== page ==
The Moreau Quartet, Volume 1

Forests of the NightFearful SymmetriesI like these books.  I’ve even read them twice.

Now they are available in one omnibus edition. (Yes, this is not the original publication order, but you can read them this way though it’s not ideal.)

Time to resurrect two retro reviews.

Moreau Quartet

Review: Forests of the Night, S. Andrew Swann, 1993.

I don’t re-read many books, but, after reading Swann’s Prophets: Apotheosis: Book One, I wanted to return to the same universe, so I started again at the beginning.

I wasn’t disappointed. This book still holds up with the exception of some outdated computer technology, but science fiction fans should be able to overlook that. With this, his first novel, Swann was already a master of plotting, of doling out information at just the right time, of writing cinematically vivid action scenes that are multi-sensory – particularly here where one of the prime senses of the hero is smell.

That hero is one Nohar Rajasthan. Nohar has a couple of crosses to bear. The first is that his father was a revolutionary who died in a gun battle with police. The second is that he’s a moreau – a genetic chimera of human and animal designed as a soldier. Nohar happens to be a human/tiger hybrid. But Nohar’s more immediate problem is that he’s almost broke. A private eye in Cleveland, his most recent client gets shot in a bar by a gun toting Afghan dog, and Nohar finds himself breaking one of his most basic rules – taking a case that involves a human. Said human, now dead, was the campaign manager for a virulently anti-moreau politician. And Nohar’s new client seems to be one of the few Americans more despised and with less rights than a moreau – a “frank” aka frankenstein, a genetically altered human. Throw in lots of gunfights, political intrigue with a surprising revelation, and even some interspecies sex and you have a very fast-moving, entertaining novel. (Swann handles the usual mystery/thriller cliché of the protagonist bedding someone he meets during the course of the investigation so well I didn’t mind much.)

Review: Fearful Symmetries: The Return of Nohar Rajasthan, S. Andrew Swann, 1999.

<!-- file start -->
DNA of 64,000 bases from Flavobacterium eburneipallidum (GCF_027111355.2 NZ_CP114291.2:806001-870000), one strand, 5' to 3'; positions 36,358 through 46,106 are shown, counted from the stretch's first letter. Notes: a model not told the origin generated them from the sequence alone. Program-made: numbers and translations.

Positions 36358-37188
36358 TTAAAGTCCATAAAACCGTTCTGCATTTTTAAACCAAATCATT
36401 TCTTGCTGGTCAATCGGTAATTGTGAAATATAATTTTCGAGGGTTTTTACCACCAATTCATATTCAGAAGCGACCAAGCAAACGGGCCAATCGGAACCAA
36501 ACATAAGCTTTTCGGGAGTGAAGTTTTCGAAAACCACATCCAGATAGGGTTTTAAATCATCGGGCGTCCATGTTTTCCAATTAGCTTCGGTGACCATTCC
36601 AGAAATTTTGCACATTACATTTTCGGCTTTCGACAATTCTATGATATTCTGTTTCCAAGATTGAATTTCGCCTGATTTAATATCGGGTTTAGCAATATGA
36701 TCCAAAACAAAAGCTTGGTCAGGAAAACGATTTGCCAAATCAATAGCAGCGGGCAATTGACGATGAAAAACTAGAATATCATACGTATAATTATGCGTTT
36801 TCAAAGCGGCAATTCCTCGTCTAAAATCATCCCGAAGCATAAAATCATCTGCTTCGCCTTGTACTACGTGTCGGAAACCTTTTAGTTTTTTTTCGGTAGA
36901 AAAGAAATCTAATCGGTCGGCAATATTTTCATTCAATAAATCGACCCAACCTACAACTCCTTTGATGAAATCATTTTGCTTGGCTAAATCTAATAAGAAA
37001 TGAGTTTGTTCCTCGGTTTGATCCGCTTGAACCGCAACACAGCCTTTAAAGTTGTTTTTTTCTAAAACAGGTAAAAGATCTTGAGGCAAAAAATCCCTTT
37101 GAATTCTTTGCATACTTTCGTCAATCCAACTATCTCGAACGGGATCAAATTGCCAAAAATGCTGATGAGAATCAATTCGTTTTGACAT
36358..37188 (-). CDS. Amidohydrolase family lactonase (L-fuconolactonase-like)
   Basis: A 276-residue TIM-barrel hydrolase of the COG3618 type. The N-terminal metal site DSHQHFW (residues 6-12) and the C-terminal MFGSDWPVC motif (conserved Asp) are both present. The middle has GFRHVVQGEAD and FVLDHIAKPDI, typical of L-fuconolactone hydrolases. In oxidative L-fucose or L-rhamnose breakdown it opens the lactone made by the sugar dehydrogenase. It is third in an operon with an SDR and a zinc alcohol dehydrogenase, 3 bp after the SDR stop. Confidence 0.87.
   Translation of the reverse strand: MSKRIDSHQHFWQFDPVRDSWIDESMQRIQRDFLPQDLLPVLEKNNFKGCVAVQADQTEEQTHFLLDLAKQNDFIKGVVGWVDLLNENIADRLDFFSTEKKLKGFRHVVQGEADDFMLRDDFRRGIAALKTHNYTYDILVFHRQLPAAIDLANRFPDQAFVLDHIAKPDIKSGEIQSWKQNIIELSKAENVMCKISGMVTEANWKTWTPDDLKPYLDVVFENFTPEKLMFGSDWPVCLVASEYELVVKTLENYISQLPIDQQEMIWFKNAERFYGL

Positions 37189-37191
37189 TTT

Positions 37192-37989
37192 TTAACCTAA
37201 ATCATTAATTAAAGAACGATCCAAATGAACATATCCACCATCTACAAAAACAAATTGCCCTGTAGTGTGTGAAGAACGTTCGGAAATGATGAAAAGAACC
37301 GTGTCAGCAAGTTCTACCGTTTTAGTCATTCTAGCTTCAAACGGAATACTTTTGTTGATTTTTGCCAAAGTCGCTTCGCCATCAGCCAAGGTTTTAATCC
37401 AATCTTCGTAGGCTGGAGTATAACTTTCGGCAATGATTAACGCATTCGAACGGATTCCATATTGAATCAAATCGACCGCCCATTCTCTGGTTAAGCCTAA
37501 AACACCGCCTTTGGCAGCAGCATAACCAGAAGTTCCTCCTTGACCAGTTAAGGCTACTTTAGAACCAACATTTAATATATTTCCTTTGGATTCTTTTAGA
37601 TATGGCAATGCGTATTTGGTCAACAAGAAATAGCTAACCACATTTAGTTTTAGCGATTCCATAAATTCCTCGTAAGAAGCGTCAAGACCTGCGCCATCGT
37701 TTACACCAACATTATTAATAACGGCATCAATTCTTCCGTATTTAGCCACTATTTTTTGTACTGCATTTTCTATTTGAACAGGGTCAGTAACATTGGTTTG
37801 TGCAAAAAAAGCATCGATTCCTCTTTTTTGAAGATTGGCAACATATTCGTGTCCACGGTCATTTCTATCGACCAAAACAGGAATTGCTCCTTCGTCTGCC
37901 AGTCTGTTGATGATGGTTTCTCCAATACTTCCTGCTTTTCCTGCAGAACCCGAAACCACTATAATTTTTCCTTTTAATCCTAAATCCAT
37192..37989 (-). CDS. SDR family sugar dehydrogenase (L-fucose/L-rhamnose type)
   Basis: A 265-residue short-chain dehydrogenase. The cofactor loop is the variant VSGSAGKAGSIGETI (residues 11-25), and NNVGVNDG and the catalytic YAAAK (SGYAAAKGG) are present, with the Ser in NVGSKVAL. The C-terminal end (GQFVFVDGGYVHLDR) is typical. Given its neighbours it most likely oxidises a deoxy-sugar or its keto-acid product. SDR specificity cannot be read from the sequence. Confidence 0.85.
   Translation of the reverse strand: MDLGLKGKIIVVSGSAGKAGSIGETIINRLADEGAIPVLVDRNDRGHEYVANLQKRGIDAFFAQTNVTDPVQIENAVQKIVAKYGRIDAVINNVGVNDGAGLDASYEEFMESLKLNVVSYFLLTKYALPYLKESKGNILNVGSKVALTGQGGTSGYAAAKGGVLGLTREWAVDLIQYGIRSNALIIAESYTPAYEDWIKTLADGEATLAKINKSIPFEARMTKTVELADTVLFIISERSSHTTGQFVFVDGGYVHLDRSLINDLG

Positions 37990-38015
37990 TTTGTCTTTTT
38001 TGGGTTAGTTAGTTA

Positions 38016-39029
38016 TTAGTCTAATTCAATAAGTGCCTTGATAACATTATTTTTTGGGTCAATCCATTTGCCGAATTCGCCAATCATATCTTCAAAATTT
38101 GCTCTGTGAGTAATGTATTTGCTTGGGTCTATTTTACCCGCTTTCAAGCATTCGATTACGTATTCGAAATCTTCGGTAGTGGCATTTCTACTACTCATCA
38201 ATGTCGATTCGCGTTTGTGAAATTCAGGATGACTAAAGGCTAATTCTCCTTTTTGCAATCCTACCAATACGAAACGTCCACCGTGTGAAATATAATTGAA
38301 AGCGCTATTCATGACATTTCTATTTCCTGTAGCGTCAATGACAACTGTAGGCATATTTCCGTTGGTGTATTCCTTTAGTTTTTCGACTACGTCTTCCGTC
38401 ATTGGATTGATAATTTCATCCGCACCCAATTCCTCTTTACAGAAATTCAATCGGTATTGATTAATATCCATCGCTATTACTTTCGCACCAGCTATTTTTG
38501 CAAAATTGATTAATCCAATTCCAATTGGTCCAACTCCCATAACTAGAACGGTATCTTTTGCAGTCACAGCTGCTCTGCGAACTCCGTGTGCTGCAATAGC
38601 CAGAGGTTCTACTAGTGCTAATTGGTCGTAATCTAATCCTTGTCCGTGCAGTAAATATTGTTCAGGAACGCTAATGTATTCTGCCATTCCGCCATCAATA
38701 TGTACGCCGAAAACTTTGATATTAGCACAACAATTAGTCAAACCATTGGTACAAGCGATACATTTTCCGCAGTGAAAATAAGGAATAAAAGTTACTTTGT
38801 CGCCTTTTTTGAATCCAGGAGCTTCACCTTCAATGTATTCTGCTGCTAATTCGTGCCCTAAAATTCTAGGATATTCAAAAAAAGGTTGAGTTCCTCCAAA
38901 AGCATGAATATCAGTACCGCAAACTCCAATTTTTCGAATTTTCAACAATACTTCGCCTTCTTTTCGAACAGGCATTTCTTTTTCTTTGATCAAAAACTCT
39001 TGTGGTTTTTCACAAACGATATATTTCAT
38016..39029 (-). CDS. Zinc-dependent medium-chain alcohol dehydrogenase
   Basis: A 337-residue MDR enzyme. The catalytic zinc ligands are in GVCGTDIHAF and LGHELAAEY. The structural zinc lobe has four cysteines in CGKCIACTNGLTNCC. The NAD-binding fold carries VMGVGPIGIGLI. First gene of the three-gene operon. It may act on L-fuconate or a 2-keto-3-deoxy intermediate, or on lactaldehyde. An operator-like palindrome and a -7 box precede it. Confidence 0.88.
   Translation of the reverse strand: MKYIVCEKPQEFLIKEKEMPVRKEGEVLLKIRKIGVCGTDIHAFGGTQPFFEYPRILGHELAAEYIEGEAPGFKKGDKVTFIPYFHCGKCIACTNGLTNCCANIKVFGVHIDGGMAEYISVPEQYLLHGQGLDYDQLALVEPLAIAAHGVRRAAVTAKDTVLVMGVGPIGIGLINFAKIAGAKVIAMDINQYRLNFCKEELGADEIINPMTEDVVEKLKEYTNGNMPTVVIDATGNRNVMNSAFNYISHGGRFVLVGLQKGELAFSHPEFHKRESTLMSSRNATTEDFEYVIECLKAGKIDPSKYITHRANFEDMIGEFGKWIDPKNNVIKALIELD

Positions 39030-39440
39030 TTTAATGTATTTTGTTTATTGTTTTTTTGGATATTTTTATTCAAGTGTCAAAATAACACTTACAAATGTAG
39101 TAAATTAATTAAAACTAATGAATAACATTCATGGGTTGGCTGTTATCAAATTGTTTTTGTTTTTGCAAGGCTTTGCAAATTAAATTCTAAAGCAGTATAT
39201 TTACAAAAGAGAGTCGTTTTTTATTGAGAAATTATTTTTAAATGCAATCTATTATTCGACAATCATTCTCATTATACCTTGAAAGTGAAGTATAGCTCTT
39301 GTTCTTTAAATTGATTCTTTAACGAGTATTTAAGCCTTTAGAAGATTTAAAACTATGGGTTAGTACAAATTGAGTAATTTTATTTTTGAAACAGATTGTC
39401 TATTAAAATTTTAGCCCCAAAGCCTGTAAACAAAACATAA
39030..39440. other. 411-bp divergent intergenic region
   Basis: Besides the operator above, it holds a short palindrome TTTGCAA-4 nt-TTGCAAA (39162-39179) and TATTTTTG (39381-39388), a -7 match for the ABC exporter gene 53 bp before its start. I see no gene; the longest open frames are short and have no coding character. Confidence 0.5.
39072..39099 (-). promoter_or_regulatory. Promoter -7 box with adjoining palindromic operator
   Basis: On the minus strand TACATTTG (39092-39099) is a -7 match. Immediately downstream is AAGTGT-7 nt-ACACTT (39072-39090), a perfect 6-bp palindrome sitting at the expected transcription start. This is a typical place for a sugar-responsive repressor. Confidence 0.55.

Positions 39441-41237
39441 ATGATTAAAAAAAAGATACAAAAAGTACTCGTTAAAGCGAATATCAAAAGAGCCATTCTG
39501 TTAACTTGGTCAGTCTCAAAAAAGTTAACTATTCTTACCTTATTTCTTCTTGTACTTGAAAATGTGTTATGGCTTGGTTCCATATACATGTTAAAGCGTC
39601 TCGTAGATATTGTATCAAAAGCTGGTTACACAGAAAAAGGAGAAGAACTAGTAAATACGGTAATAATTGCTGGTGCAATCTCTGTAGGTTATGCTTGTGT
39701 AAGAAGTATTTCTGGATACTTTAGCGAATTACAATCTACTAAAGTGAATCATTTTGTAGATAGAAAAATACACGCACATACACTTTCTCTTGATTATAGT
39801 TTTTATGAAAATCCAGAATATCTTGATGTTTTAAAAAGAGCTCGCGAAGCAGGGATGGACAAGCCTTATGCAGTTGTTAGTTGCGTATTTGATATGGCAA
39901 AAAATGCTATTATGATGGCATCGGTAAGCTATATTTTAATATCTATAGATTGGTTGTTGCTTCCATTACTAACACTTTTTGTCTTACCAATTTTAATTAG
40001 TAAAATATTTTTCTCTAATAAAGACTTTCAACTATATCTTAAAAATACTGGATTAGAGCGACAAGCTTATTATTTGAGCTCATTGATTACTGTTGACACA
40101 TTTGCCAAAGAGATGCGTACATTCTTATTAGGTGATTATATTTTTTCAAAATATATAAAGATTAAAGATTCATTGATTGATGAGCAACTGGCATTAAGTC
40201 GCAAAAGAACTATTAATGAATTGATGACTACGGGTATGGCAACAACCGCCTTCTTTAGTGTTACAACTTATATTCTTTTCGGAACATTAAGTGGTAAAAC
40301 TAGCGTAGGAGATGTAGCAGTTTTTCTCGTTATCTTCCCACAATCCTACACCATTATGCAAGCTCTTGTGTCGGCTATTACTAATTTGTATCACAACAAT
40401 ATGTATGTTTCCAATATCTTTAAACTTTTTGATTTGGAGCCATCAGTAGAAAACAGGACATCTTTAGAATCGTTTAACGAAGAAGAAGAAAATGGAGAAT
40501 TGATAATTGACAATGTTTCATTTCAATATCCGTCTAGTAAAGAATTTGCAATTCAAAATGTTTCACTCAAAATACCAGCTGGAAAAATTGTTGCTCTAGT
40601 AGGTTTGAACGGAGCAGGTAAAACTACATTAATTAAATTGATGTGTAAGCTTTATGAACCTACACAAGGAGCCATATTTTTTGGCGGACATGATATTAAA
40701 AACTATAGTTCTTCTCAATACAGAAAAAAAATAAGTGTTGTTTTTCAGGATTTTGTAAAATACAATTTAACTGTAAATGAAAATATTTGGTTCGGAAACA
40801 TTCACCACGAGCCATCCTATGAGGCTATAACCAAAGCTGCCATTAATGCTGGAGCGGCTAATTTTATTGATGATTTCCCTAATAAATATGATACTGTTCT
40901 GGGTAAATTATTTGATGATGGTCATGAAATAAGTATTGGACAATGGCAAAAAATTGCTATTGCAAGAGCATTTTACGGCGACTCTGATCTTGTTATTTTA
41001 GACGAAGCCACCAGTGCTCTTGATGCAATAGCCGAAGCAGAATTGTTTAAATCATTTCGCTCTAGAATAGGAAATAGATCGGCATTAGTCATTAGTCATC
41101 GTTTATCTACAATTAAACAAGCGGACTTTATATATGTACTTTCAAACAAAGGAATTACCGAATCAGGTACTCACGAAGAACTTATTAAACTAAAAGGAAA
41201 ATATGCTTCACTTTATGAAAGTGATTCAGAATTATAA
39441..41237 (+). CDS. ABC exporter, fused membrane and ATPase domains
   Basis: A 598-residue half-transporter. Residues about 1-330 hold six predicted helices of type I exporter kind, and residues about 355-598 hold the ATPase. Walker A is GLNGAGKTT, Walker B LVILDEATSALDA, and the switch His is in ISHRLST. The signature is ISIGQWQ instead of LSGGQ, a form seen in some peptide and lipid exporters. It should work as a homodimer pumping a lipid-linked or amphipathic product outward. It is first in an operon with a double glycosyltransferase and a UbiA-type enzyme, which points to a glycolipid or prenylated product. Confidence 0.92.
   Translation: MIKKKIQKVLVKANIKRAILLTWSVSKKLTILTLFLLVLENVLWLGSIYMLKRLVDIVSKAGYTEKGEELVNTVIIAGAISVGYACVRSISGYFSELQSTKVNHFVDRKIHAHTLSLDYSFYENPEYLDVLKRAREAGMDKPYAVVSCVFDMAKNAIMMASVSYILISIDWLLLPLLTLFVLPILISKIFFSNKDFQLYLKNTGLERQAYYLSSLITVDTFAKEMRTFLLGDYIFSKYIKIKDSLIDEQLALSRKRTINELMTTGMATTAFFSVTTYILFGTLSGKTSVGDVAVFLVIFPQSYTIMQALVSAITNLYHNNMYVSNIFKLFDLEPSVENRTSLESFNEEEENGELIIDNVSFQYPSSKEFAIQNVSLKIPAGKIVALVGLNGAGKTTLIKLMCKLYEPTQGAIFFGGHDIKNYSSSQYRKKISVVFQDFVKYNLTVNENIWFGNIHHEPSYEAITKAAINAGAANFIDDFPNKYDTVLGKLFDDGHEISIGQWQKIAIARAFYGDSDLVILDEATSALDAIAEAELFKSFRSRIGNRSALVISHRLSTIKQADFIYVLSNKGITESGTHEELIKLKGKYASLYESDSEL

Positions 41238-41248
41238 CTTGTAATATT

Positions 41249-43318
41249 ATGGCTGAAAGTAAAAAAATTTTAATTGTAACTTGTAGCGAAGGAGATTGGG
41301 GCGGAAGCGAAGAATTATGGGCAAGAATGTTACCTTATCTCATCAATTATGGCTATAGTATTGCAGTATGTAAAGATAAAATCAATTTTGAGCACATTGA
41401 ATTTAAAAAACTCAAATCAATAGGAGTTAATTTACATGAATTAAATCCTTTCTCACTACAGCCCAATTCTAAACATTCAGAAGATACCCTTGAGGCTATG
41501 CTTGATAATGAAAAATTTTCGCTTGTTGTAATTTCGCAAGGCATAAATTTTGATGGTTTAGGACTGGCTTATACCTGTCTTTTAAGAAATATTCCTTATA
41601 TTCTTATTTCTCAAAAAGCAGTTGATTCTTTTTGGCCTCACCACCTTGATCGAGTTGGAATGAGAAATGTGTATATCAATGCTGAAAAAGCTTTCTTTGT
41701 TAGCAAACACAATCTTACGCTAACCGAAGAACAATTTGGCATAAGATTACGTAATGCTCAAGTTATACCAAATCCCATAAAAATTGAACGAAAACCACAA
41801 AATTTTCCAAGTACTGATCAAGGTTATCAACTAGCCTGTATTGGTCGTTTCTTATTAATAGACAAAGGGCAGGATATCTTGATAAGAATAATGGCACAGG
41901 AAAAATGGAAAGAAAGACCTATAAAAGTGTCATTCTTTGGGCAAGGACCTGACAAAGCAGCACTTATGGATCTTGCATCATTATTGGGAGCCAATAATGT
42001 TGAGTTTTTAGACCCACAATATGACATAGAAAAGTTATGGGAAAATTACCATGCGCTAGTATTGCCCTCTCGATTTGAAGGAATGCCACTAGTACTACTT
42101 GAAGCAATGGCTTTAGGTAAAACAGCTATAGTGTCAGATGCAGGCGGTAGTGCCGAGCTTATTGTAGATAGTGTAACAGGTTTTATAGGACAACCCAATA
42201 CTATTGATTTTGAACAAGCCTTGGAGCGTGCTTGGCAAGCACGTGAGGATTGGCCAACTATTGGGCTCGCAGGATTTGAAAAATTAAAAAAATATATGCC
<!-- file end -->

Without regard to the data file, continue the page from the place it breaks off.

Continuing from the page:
The tiger is ex-private eye Nohar Rajasthan, and he’s only part tiger and part part man, a rare natural descendent of moreaus – animal-human chimeras designed for war. It’s been 17 years since the events of Forests of the Night, seven years since Nohar left his human wife Stephanie. He lives on a homestead in California, part of a government program designed, in the wake of massive moreau-human violence, to get moreaus away from urban areas. He lives a simple life of hunting deer. His joints aching in the morning, his stripes faded, he knows he won’t live long.

But, after he turns down a generous offer from an anonymous client to find a missing moreau and a hit team descends on his cabin, he has no choice but to return to Los Angeles and confront his past and the world he left.

In some ways, this is not only the shortest but most contemplative of Swann’s moreau books. While it still has plenty of action, it also has Nohar confronting not only the fearful symmetries of his created purpose but also memories of his early life and the similarities between his own distant father and the murderous forces he must combat.

While Swann again adds another chapter in the troubled relations between human and moreau and even shows us the first moreaus to be created, this is not a good entry point in the series. It depends too much on resonances from early books. But, after finishing those early books, it is definitely worth reading.


More reviews of fantastic fiction are indexed by title and author/editor.


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